“However, (this) does not prevent the Community legislature (…) from taking measures which relate to the criminal law of the Member States which it considers necessary in order to ensure that the rules which it lays down on environmental protection are fully effective.”
3. Harmonisation of EU criminal law in light of fundamental rights
In my estimation, the more important limits of European criminal law harmonisation are to be found in the Charter of Fundamental Rights of the European Union (CFR). This is already emphasised in Art. 67 para. 1 TFEU, which reflects the European legal perspective according to which criminal law is not an area like any other. Thus, any approximation of criminal law through EU secondary law must be compatible with the CFR (Art. 6 para. 1 TEU in conjunction with Arts. 51 para. 1 and 52 para. 1 CFR). Above all, this applies to fundamental judicial rights, e.g., the presumption of innocence under Art. 48 CFR and the principle of proportionality in connection with penalties under Art. 49 CFR.
While the question was raised in the past as to whether the Union standard of fundamental rights in the area of criminal law would provide adequate protection for the individual, this has changed with the entry into force of the CFR. Hence, the ECJ’s awareness of fundamental rights has grown considerably since then. However, the Court’s strategy regarding the area of criminal law has not yet been to declare EU criminal acts null and void for violations of fundamental rights. Instead, it favours an interpretation of the Union Act in conformity with fundamental rights. For example, it instructs national authorities and courts not to execute a European arrest warrant if the person who is to be surrendered is threatened with inhuman and degrading treatment in the issuing Member State within the meaning of Art. 4 CFR22 or if there is a risk that the courts of the issuing State will violate the fundamental right to a fair trial guaranteed in Art. 47 para. 2 CFR.23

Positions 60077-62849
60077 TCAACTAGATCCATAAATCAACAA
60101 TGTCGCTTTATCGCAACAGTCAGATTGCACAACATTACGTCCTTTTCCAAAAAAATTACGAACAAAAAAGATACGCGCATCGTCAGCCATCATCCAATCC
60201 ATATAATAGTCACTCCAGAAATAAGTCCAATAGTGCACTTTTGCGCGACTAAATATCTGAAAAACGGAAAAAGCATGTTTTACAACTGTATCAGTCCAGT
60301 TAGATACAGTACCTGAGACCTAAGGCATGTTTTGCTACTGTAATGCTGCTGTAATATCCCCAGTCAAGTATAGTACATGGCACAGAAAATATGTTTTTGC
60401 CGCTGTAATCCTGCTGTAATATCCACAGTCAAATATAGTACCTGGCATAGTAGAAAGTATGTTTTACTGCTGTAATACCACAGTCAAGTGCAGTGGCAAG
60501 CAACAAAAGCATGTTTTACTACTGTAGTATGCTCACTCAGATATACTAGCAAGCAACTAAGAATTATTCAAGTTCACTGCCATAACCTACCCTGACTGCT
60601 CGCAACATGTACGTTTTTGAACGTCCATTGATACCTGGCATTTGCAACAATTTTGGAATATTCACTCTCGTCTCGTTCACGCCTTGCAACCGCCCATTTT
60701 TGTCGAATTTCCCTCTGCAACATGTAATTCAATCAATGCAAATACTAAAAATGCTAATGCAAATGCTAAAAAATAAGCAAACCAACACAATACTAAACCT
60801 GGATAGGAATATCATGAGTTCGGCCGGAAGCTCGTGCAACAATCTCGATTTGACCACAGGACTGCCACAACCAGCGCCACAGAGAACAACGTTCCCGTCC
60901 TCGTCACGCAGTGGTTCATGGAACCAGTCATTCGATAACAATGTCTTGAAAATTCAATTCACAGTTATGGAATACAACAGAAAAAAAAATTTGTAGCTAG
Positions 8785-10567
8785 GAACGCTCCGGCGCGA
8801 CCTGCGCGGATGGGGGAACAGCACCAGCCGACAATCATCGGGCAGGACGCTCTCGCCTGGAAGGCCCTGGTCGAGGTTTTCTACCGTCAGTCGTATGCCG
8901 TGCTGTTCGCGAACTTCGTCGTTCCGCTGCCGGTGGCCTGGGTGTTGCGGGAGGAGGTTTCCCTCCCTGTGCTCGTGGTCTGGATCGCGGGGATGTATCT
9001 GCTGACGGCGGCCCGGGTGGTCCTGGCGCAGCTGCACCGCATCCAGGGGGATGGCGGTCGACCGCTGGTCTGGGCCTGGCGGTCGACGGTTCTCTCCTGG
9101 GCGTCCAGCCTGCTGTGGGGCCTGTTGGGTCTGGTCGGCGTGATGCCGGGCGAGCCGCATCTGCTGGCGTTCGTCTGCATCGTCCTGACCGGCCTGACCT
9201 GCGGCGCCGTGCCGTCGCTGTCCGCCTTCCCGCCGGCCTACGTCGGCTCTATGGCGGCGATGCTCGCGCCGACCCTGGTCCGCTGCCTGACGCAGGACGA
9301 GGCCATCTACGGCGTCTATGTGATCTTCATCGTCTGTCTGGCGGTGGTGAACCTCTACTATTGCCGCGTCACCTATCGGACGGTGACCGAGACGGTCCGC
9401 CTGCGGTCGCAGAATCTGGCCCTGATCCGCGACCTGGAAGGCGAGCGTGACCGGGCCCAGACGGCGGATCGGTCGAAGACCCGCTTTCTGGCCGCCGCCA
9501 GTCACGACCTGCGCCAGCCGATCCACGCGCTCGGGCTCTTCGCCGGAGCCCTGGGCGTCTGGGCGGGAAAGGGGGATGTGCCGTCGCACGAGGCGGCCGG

4. A German perspective on national limits of EU harmonisation of criminal law
In some Member States, national constitutional law imposes limits on European criminal law approximation. This applies to Germany in particular.
In its ruling on ratification of the Lisbon Treaty, the German Federal Constitutional Court identifies criminal law as the most important area that must be retained by the Member States. For this reason, the EU’s powers to harmonise criminal law and criminal procedure must be interpreted restrictively. The German Federal Constitutional Court (Bundesverfassungsgericht, hereinafter: BVerfG) has urged taking Art. 83 para. 1 TFEU seriously, which requires a particular need to harmonise substantive criminal law. In this regard, it is not sufficient for the Union legislature to demonstrate a corresponding willingness to act.24 Also, according to the BVerfG, the catalogue of criminal offences under Art. 83 para. 1 subpara. 2 TFEU must be interpreted restrictively. Care should be taken to ensure that the European framework provisions address the cross-border dimension of a particular criminal offence only.25 The same applies to the annex competence under Art. 83 para. 2 sentence 1 TFEU. In order to make use of this competence, a serious lack of enforcement has to be demonstrated.26